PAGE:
The most pressing question: Is the global system there to serve people, or are people there to serve the global system? They also never address a central contradiction of globalisation: that capital is free to move, but for the most part people are not, unless they belong to the elite ranks. The inevitable backlash has begun.
The election of Donald Trump has been celebrated by many of his supporters as the end of globalisation. It is not clear what exactly is meant by that, but still no-one should be surprised it is happening. Much of the impact of globalisation on the middle class of developed countries was predicted over 20 years ago.
Globalisation is not the same as trade, and the two are often confused. Trade is companies in one country transacting with customers in another. Globalisation, at least in the commercial sphere, involves large corporations putting different parts of their operations in different parts of the world: pursuing, as the cliche goes, the ‘smartest minds and the cheapest hands’.
Much of what is recorded as trade is actually shipments inside the same company (half of China’s ‘exports’ to the US are of this type — Apple products, for instance, being sent back up the company’s internal supply chain). Indeed, a substantial portion of America’s, Europe’s and Japan’s industry base is in China, which hopefully will be a disincentive to start a war.
By being able to pick and choose their work forces, company managers or owners acquired immense power over labour, allowing them to suppress pay rates. Hard won worker power has progressively been eroded as corporations have taken advantage of cheaper and more lax workplaces overseas.
In many industries, organised labour is a distant memory; many workers in America have not had a real pay rise in decades. Meanwhile, senior managers’ salaries have ballooned. The resentment that this has caused was critical to the election of Trump, and the anti-immigration undercurrent in the Brexit vote. The losers in the middle class, it turns out, are also voters.
Evidence of the destruction of the lower middle class incomes in developing countries is easy enough to find, but one especially startling statistic is that in 2015 the bonuses paid to Wall Street, about $US28 billion, was double the total earnings of all Americans who work full time at the federal minimum wage of $US7.25 and hour.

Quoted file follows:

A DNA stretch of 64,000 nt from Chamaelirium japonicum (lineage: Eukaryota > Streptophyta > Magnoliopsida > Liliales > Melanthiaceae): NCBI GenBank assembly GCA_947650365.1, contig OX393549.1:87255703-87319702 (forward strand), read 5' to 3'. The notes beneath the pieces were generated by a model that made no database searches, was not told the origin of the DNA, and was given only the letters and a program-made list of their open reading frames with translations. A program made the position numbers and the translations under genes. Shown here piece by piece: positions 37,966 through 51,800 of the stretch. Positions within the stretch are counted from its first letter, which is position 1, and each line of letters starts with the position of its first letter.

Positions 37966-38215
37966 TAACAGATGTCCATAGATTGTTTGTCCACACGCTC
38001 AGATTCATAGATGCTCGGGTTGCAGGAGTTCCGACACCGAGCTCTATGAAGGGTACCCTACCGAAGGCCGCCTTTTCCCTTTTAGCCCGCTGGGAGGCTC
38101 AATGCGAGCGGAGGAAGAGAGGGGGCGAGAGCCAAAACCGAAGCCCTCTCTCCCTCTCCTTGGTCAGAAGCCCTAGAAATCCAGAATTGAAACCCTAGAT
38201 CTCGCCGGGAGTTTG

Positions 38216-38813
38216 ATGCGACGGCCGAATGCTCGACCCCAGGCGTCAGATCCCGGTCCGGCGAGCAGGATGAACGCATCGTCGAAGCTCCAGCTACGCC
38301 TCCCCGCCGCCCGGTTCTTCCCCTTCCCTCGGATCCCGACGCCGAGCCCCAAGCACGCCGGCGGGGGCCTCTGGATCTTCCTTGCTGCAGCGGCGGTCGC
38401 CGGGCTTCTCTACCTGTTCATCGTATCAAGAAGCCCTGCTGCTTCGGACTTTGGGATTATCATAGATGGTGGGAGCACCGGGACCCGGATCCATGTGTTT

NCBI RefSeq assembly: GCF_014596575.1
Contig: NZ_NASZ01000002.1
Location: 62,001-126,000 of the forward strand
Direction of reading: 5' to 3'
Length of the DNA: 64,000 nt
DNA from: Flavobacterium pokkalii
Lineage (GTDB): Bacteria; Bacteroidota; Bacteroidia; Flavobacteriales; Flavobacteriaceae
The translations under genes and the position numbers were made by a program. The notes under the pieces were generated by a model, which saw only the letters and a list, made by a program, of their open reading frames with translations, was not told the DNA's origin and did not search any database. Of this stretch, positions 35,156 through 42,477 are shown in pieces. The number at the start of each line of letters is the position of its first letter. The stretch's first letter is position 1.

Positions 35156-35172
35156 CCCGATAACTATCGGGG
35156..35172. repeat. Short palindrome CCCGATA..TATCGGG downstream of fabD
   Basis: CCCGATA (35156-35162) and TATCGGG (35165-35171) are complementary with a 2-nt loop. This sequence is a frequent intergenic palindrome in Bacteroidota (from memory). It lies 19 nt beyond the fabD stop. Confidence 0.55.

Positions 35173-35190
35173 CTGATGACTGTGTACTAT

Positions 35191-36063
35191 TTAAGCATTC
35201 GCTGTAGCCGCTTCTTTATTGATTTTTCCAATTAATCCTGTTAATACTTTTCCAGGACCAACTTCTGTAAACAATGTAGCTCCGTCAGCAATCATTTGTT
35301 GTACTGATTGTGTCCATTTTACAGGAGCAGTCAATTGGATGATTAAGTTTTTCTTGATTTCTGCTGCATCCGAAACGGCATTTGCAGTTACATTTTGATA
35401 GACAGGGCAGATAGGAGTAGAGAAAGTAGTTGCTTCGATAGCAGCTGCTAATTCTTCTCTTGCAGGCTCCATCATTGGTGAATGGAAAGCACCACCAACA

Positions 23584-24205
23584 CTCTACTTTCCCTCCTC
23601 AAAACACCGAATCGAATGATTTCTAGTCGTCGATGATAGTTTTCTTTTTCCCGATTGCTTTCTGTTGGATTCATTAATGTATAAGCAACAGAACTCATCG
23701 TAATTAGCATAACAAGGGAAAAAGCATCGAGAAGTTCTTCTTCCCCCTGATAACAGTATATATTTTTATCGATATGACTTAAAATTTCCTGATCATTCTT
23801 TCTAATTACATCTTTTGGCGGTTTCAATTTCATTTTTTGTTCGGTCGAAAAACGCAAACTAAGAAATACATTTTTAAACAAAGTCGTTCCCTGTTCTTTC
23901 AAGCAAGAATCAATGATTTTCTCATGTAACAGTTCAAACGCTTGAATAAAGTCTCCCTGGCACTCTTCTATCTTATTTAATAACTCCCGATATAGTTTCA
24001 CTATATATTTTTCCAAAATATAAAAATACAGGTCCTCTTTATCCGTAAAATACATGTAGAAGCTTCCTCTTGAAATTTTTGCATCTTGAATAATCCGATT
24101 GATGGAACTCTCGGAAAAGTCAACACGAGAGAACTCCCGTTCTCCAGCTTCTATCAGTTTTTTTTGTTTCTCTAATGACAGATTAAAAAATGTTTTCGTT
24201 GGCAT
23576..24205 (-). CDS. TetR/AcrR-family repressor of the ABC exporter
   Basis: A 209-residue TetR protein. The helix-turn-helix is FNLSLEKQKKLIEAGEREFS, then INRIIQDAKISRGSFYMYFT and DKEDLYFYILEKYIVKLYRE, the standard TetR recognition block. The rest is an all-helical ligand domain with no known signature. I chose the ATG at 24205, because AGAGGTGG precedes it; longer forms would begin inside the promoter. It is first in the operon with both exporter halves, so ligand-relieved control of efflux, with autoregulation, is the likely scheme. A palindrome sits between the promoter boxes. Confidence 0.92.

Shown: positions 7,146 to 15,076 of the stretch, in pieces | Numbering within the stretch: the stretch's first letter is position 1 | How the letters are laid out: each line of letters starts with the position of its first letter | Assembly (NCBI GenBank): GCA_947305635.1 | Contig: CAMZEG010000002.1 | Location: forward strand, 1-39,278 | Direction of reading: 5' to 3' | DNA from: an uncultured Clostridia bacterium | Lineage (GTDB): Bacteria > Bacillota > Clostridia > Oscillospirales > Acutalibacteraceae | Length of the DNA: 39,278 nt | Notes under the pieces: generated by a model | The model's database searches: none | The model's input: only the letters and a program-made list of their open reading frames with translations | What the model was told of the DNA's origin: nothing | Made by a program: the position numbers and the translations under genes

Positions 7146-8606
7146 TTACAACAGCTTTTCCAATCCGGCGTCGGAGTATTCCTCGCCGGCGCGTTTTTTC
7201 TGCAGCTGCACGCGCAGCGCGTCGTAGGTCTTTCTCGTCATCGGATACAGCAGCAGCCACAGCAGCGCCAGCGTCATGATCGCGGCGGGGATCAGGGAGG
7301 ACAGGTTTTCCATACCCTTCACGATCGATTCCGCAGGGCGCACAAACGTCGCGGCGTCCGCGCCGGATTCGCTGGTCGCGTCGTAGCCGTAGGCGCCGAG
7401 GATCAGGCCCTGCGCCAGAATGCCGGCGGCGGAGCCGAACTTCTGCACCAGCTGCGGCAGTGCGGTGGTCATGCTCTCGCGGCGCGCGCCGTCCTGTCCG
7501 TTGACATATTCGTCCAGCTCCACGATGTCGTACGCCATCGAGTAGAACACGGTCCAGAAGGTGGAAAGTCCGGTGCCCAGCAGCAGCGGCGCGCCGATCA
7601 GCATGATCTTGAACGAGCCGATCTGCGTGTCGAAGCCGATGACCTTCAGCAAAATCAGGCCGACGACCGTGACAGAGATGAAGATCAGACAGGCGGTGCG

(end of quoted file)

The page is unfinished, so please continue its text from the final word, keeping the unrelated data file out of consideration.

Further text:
Globalisation also has a financial dimension, which has allowed an international banking and finance elite to emerge. The results of ‘freeing’ up capital were extraordinary. Massive volumes of capital now slosh around the world: over US$4 trillion a day, according to the Bank for International Settlements. This is, in effect, like overlaying a giant casino over the world economy. It is reminiscent of Jorge Louis’ Borges’ famous story The Lottery in Babylon, except that it is real.
Creating this finance lottery has led to many perverse consequences, including almost destroying the world’s monetary system in 2008. For instance, it has not resulted in greater investment into the developing world; investment flowed the other way, from developing countries to the developed world.
“In some ways, this represents a return to the early 19th century, when only a fifth of global inequality was owed to the difference between countries.”
Not everyone has been a loser from globalisation, however. Indeed, a greater number were winners: people in developing economies, especially China. Hundreds of millions of people have emerged from poverty, largely because of the technology and knowledge transfer that came with globalisation (not so much foreign investment or wages).
It has led to a massive shift in economic power. In the 1990s, Europe, North America and Japan accounted for about 90 per cent of the world economy. Now, those developed economies account for less than half of world GDP.
In some ways, this represents a return to the early 19th century, when only a fifth of global inequality was owed to the difference between countries. It was only since the Second World War, when the developed world started to dominate, that nationality came to determine ‘as much as two-thirds of our lifetime income’.
It created a heady mix of nationalism and economic advantage. If you belonged to a ‘great’ country, you also had a great standard of living. This is the very ‘greatness’ that Trump is trying to recapture in his resolve to ‘Make America great again’.
Inequality now tends to be determined by whether or not you belong to the elites within a country, or a well rewarded job type, or have capital to invest. For those in the developed world who are not in the 1 per cent who enjoy such privileges, it means being trapped in an economic cul de sac. We are returning to a familiar problem of class inequality.
Many defenders of globalisation express frustration at the rise of Trump and what they see as an ignorant and self-defeating backlash against its virtues. But they have no answer to the most pressing question: Is the global system there to serve people, or are people there to serve the global system? They also never address a central contradiction of globalisation: that capital is free to move, but for the most part people are not, unless they belong to the elite ranks. The inevitable backlash has begun.
David James is the managing editor of businessadvantagepng.com This article first appeared in Eureka Street on 6 February 2017.